Business Snapshot: How Jawbone Built A Multi-Billion Dollar Business


As we approach Welltodo’s first Business of Wellness Summit on 4th June, we’re highlighting some of the global business leaders, entrepreneurs and investors involved in the event.

Shining the spotlight on brands that are shaping the wellness industry and influencing future trends, this week we’re focusing on wearable tech innovator, Jawbone.

Joining Welltodo at the BOW Summit, Bandar Antabi, VP and Head of Special Projects at Jawbone, will be taking part in a dynamic panel discussion focusing on the powerful convergence of technology and well-being.

Now 17 years old, Jawbone’s innovative and award-winning products are available in over 40 countries around the world and the business continues to build hardware products and software platforms recognised for their technical innovation.

Here we look at how the company has navigated numerous challenges, dominated three separate tech categories and raised over $400 million to become a world-leader in consumer technology and wearable devices.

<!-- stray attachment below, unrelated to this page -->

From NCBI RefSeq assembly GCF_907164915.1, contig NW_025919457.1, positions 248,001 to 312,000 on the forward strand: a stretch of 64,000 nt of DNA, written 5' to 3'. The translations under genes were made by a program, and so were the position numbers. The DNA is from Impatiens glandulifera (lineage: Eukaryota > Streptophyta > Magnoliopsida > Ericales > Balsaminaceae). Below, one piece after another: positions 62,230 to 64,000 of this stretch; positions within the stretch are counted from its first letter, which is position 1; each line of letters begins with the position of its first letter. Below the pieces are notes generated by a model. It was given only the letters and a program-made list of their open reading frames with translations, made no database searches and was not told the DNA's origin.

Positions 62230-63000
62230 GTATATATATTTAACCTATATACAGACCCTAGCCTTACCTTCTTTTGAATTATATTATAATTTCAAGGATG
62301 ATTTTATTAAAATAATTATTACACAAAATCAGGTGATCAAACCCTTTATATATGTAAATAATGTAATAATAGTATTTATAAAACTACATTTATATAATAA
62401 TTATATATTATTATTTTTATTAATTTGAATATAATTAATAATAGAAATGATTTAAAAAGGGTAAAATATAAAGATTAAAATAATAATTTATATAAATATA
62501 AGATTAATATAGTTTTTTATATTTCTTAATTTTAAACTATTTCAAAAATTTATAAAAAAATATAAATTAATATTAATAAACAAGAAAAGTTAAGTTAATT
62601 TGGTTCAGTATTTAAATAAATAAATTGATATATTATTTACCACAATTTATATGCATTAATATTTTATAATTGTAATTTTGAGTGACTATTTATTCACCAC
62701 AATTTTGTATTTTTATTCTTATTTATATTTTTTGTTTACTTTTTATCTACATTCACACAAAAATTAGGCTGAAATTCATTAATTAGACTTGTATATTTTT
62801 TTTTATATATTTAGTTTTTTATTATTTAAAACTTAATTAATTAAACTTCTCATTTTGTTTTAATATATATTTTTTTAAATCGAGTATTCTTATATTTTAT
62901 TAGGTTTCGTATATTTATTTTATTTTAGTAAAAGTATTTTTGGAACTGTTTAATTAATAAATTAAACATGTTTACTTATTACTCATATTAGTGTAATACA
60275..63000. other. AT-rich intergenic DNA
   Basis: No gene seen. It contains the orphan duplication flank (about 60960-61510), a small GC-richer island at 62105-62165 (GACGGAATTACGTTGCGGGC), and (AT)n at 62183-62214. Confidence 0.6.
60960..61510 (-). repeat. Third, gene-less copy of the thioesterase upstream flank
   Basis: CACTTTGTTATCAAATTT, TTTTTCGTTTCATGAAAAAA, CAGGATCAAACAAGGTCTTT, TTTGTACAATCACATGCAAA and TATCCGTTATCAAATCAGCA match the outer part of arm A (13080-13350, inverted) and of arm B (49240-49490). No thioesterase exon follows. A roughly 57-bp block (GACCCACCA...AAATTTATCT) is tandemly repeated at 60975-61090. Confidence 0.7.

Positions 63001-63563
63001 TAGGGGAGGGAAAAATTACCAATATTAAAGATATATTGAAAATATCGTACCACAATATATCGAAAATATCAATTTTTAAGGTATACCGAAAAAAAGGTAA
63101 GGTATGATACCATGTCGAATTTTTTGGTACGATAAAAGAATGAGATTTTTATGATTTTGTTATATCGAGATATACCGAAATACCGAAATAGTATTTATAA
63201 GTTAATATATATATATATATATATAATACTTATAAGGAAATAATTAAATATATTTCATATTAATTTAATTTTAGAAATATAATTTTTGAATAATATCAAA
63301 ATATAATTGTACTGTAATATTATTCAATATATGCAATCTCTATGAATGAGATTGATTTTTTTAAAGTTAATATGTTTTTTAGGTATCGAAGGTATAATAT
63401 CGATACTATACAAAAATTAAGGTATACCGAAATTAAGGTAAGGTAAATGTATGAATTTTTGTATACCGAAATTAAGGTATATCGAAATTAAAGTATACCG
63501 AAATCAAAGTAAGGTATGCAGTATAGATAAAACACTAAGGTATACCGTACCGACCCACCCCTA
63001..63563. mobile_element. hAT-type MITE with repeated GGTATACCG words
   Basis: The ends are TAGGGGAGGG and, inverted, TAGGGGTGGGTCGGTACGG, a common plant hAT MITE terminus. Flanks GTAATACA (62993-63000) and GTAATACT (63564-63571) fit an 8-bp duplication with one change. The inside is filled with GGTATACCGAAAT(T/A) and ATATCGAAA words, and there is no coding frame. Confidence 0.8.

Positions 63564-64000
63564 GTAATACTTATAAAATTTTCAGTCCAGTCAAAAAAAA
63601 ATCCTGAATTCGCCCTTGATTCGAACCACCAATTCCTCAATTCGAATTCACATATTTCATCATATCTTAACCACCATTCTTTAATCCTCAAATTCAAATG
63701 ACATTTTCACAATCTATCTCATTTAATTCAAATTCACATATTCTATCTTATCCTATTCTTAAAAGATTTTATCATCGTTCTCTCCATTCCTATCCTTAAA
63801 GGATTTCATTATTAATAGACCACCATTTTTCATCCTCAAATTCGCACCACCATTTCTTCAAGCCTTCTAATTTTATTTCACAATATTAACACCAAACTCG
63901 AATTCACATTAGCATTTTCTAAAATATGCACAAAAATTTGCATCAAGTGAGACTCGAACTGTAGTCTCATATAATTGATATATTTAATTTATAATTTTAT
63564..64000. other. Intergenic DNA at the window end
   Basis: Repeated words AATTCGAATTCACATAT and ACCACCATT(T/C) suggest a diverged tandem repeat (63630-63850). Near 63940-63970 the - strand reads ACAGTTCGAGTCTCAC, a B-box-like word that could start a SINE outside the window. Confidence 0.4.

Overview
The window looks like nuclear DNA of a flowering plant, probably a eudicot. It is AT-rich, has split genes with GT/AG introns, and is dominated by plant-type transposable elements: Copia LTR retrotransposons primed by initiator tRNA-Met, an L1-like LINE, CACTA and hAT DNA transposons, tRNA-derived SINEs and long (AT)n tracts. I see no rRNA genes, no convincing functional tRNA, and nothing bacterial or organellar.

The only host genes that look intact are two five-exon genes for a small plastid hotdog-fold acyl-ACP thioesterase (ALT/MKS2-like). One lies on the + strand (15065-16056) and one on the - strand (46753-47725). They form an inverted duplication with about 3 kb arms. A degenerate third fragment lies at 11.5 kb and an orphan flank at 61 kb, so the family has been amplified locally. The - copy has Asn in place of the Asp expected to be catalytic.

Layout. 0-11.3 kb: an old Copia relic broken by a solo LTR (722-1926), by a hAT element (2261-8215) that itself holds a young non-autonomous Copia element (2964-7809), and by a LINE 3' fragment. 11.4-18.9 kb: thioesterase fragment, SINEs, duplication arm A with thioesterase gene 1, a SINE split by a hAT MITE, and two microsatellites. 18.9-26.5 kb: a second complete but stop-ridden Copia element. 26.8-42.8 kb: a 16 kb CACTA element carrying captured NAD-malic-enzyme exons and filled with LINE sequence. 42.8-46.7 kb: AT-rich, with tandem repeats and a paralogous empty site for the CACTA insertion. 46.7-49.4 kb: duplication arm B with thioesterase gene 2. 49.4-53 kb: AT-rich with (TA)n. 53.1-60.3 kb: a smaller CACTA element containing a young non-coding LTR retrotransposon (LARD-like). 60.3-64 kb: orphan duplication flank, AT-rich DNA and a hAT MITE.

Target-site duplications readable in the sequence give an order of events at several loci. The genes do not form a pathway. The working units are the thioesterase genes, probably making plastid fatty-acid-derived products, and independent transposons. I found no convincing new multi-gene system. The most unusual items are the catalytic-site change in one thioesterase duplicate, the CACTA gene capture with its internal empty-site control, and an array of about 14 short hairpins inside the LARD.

1. Founded by Hosain Rahman and Alexander Asseily in 1999, under the operating name of Aliph, the pair began developing noise-cancelling technology for the U.S. military, so that soldiers could communicate clearly with each other under difficult conditions.

Quickly realising the consumer potential in their work, the savvy duo started to develop a mobile phone headset using noise shield technology, later unveiling the company’s first ever Jawbone headset at the consumer electronics and technology tradeshow, CES, winning over critics with its design-led aesthetic.

2. Following the sale of millions of its wireless bluetooth sets, in 2008 Aliph launched its second-generation product.